Maine State Police was unable to determine why a lieutenants firearm accidentally discharged during a computer training session.
How about someone pulled the trigger.
Damn thing just went off.
Question for the state of Maine. What would you do to a citizen who had the same issue? Bottom line, don’t force a double action into a holster.
Maybe it wasn’t accidental. Too many Vista blue screens of death would
test any computer trainee’s patience.
They make no mention of something (piece of shirt, jacket, etc) being inside the holster that could have possibly made the trigger go backwards and fire the gun. They were pretty specific covering the details.
The logical conclusion is the cop had his finger inside the trigger guard and fired it while adjusting his belt. And did not report it this way. For obvious reasons.
This is not a case of ammo overheating or a pressure issue, or being dropped, or a mechanical failure of anything. Barring these kinds of things, guns simply do not go off by themselves.
Well..., It’s like that famous philosopher Barry Obama said once upon a time “Sh!t Happens”.
A CCW person doing this in a class would have his license gone. Plus no cops would sit there and believe/affirm his lie about it.
Double standard hypocrisy. Government agents treated far, far better than the average joe.
Maybe he had a chunk of old doughnut that somehow fell in the holster and it caused the discharge after pressing down on the butt of the gun.
Really, what POS holster allows a weapon to travel far enough into. It and then force the trigger back far enough to cause a small explosion ?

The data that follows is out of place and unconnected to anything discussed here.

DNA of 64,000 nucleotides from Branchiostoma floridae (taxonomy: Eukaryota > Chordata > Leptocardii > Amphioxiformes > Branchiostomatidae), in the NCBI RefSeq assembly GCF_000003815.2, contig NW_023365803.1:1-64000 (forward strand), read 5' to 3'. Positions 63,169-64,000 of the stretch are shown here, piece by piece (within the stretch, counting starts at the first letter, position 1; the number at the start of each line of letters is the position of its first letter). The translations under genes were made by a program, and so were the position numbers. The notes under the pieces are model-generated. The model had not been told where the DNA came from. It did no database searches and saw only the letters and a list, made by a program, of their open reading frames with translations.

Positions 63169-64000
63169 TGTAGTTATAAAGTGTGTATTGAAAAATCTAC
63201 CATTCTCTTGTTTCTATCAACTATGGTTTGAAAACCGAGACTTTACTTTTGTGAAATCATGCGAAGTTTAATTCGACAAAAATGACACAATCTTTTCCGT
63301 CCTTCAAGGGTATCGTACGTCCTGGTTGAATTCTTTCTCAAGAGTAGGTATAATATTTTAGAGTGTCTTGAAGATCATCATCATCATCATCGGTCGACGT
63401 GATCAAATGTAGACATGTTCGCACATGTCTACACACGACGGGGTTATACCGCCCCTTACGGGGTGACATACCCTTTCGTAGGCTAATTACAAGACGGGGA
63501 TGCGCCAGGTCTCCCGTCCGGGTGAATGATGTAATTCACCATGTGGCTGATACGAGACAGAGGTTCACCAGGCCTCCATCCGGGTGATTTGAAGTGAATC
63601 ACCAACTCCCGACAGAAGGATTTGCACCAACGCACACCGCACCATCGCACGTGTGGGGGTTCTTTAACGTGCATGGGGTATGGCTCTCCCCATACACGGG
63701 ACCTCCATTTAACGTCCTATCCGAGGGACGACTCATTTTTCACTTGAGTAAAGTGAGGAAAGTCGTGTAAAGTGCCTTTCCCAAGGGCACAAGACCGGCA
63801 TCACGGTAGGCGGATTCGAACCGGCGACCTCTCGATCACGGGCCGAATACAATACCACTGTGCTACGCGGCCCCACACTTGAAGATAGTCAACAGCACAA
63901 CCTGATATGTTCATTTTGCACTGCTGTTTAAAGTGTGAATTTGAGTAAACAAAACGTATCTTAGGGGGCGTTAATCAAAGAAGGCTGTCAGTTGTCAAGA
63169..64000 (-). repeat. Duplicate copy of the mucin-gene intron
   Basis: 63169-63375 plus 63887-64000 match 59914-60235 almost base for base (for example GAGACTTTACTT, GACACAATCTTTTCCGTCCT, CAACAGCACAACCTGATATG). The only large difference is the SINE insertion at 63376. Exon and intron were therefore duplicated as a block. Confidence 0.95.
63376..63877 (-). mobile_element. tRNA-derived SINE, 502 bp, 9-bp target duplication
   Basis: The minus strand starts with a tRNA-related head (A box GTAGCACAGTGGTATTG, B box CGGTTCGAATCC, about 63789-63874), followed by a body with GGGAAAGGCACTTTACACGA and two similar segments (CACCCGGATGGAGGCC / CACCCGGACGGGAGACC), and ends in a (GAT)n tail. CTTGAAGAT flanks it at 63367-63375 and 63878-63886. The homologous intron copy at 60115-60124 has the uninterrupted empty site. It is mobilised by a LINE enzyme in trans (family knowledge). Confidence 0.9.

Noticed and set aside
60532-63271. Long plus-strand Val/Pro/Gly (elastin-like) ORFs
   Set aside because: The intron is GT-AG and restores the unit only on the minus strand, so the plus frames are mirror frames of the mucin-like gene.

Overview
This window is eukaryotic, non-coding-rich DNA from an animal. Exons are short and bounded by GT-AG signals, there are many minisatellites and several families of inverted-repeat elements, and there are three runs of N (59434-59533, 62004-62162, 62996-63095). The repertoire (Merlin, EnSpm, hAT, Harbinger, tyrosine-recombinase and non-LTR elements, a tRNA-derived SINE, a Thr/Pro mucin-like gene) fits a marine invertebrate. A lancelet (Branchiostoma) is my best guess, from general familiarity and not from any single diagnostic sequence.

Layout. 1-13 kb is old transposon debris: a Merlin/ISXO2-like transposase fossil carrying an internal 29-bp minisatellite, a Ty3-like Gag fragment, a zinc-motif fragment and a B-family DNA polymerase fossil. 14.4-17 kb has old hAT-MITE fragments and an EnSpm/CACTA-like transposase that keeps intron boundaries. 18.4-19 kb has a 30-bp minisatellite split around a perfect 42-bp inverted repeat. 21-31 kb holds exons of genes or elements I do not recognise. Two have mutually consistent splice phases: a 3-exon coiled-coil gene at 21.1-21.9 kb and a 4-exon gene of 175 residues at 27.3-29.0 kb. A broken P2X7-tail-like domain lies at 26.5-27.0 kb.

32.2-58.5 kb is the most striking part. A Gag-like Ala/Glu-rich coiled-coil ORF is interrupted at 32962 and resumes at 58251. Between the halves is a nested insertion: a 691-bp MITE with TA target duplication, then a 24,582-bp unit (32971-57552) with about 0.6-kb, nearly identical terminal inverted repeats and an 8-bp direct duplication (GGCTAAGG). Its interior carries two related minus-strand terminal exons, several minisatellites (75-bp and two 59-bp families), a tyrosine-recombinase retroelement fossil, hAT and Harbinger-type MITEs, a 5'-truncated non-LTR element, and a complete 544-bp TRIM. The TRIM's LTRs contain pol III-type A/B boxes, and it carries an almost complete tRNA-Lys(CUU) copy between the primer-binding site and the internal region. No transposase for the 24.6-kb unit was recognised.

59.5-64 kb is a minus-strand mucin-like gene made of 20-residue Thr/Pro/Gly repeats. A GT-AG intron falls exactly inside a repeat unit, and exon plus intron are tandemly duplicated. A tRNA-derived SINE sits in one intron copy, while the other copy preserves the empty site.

I own several types of holster s and the only one that might allow that is the one made from ebbing. Still, it is customize d to fit a specific pistol and I don’t think there is any room for movement.
Certainly, this officer was carrying a modern holster such as a Serpa . That type of holster doesn’t allow the weapon to travel more that a millimeter , if that.
Sumpin ain’t right about this story.
I bet no one sits next to him anymore!
That would have been my first guess too. Isn't it amazing, the BS that is thrown around about issues like this? I am so cynical, that I think that many of these stories come out, so as to further the agenda of the gun grabbers, by demonstrating how dangerous guns are.
The trigger was pulled and the gun functioned as designed.
With my doctor style scratch, I would be bankrupt in short order. I did a little bit of driving for what turned out to be a nightmarish asset recovery operation with a psychotic manager. The guy was a reserve Missouri State Trooper with enough arrogance for several normal cops. After I got home to SC after a 14 hour day plus being ordered to drive from Jax to Columbia that same evening, I found out anger is a good adrenaline rush. It kept me going. Later I found out after some dust settled from other things that he would not take responisiblity for that he had never done any recovery in his life, just barking orders from behind a desk.
As soon as I got reimbursed for my expenses I quit and went to tech contracting.
There was supposed to be 2 of us on the trip but someone wanted to make more money at corporate so it was cut to me at the last minute. I couldn’t leave the truck parked at the dock at Citibank for more than a few minutes, I had to have an escort everywhere and the guy would call and scream at me saying that I was so behind. I kept calmly repeating my circumstances. He said in essence I was making it up and it never happens. I don’t miss that bunch of lying slave drivers based in St. Louis.
You can bet nobody wants to be his partner....